Anyone who has been a victim of viruses, worms, and other malicious software (malware) will appreciate the security principle of "least privilege." If all processes ran with the smallest set of privileges needed to perform the user's tasks, it would be more difficult for malicious and annoying software to infect a machine and propagate to other machines. Today, due to awkward complications that arise when it is employed, least privilege is not in active use on most Microsoft Windows-based systems. However, with the release of the next Windows operating system, codenamed "Longhorn," almost every user will be able to make regular, daily use of this important security principle.
The Security Principle of Least Privilege
If low-privileged processes are compromised, they will do a lot less damage to a system than high-privileged processes are capable of doing. Consequently, using a non-administrator account instead of an administrator account while completing daily tasks offers the user added protection against infection from a host of malware, external or internal security attacks, accidental or intentional modifications to system setup and configurations, and accidental or intentional access to confidential programs or documents.
Given the obvious security benefits, there is a huge desire, both in home and corporate environments, to run Windows using non-administrator accounts. Unfortunately, almost all Windows users today continue to use an administrator account for their daily tasks. A host of nefarious users and applications rely on being able to use the victim's administrator privileges for such dirty work as destroying or stealing data, reconfiguring another application, or installing a key logger that sends each of the unsuspecting user's keystrokes off to some unknown location on the other side of the Internet.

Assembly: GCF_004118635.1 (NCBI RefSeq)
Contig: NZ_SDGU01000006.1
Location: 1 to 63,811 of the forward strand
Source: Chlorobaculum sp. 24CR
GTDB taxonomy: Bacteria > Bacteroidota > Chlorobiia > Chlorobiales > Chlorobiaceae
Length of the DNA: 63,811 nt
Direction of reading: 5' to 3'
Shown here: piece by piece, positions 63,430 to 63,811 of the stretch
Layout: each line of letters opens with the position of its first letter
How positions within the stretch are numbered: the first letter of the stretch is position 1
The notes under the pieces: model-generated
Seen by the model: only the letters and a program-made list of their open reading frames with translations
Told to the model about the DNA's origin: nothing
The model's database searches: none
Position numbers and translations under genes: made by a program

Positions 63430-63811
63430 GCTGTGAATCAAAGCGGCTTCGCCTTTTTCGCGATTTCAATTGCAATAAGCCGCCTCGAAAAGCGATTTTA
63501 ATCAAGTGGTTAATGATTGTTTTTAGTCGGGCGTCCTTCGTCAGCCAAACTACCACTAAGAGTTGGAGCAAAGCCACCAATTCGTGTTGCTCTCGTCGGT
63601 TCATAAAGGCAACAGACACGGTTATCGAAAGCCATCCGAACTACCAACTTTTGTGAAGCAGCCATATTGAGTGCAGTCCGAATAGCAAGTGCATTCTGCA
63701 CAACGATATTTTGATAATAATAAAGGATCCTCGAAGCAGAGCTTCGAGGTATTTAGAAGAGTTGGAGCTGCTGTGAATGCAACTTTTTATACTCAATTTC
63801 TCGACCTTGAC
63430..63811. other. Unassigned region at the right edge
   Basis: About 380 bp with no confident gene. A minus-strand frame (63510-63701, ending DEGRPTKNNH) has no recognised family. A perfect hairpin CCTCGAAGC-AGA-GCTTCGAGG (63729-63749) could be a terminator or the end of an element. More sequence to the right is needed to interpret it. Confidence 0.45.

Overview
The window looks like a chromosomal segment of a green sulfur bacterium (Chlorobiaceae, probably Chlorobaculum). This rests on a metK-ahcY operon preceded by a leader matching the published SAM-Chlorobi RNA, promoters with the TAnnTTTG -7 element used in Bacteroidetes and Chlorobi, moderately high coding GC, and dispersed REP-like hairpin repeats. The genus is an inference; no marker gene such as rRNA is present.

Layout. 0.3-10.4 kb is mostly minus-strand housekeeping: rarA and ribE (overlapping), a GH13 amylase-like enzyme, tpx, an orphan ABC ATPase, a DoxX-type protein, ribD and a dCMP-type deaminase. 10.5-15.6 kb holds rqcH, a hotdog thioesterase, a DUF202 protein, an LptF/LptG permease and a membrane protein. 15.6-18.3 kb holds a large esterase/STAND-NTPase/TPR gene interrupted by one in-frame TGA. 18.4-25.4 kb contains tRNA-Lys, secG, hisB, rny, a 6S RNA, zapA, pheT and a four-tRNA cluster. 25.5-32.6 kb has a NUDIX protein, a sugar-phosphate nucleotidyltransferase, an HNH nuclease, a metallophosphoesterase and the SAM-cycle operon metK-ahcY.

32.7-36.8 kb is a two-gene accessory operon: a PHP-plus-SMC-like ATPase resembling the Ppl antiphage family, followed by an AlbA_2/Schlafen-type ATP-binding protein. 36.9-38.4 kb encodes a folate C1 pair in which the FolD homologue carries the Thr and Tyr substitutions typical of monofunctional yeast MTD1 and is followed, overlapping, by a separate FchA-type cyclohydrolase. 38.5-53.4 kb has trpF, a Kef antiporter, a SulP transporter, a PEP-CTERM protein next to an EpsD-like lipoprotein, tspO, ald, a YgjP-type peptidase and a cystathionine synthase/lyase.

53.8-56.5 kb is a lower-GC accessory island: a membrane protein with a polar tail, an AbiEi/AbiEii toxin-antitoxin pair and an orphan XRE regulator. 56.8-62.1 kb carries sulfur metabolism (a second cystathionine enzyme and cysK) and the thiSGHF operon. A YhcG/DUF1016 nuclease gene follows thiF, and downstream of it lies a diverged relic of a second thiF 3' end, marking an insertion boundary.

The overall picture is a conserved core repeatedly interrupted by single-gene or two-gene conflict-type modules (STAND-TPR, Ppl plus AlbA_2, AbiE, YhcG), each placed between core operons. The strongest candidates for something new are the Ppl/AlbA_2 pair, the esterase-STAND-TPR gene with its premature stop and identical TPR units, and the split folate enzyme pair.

Issues When Running with LUA
Why, you might ask, do so many users run with an administrator account if running with a least-privileged user account (LUA) is such a well-understood and highly desirable state of affairs?
One reason for so many Windows users running with an administrator account is that "Administrator" is the default type for new accounts on Windows XP, Windows 2000, and Windows Server 2003. Unfortunately, this is only the tip of the iceberg-many applications and even some common Windows-based tasks also expect users to have administrator privileges. As a result, these applications and tasks will fail to operate correctly when launched by a LUA user.
However, the LUA iceberg is drifting into warmer climes as developers spend time and effort to make the LUA experience vastly better for LUA users in the "Longhorn" release of Windows. The goal of these LUA improvements is to mitigate the risks caused when everyone runs as administrator. Almost everyone will be able to run as LUA and still complete their regular daily work, all without encountering undue hardship, necessitating special workarounds, or requiring patches for most applications built for earlier versions of the operating system.
Secure Your Systems with LUA
In the meantime, however, we encourage you to secure your own systems by setting all daily-use user accounts to run with least privileges. Setting up an account to use least privileges is not difficult, nor does it take long to become familiar with the few workarounds required to keep things up and running smoothly.
For best practices, tips, and tricks to run Windows successfully as a non-administrator, I highly recommend Aaron Margosis' "Non-Admin Blog." I have personally been running as LUA at work and at home for almost six months and, with the help of the tips and tricks in Margosis' blog, have rarely encountered an insurmountable difficulty.
In the rare situation where you absolutely must run as an administrator on a machine that you use for email and Web browsing, I also recommend Michael Howard's article on MSDN, "Browsing the Web and Reading E-mail Safely as an Administrator." Howard discusses how you can run as an administrator and access Internet data safely by dropping unnecessary administrative privileges when using any tool to access the Internet.